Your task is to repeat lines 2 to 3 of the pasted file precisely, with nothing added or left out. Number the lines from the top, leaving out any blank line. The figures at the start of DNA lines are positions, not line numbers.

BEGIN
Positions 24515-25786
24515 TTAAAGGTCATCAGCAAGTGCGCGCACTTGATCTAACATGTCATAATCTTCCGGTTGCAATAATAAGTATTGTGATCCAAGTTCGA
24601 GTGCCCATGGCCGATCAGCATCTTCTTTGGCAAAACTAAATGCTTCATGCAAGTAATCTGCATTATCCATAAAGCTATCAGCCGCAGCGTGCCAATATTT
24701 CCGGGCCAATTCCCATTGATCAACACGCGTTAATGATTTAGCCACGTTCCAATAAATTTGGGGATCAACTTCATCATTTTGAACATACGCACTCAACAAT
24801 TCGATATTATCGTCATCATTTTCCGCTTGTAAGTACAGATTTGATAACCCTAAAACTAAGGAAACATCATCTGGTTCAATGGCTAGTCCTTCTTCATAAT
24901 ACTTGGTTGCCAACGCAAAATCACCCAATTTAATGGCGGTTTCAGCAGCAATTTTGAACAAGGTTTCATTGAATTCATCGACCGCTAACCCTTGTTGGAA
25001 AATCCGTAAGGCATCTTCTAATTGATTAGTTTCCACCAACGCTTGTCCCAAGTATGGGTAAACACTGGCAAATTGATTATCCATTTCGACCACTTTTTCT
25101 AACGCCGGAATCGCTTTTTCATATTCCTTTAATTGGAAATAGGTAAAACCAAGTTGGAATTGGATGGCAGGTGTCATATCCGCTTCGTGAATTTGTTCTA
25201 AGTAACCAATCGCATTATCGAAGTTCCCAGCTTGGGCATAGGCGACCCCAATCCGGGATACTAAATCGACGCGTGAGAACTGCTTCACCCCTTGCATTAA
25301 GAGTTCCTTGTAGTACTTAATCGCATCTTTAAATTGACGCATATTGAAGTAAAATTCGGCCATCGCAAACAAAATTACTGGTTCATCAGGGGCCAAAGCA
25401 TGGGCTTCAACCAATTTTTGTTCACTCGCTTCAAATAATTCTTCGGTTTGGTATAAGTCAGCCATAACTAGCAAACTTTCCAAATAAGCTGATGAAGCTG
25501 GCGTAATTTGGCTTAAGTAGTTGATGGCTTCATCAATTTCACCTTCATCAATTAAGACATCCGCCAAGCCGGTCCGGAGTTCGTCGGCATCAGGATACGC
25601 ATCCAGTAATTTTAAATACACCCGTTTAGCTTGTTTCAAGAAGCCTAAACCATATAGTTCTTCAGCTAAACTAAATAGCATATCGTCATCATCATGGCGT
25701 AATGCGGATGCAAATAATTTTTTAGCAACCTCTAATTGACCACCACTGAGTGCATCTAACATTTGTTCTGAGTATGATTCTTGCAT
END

24515 TTAAAGGTCATCAGCAAGTGCGCGCACTTGATCTAACATGTCATAATCTTCCGGTTGCAATAATAAGTATTGTGATCCAAGTTCGA
24601 GTGCCCATGGCCGATCAGCATCTTCTTTGGCAAAACTAAATGCTTCATGCAAGTAATCTGCATTATCCATAAAGCTATCAGCCGCAGCGTGCCAATATTT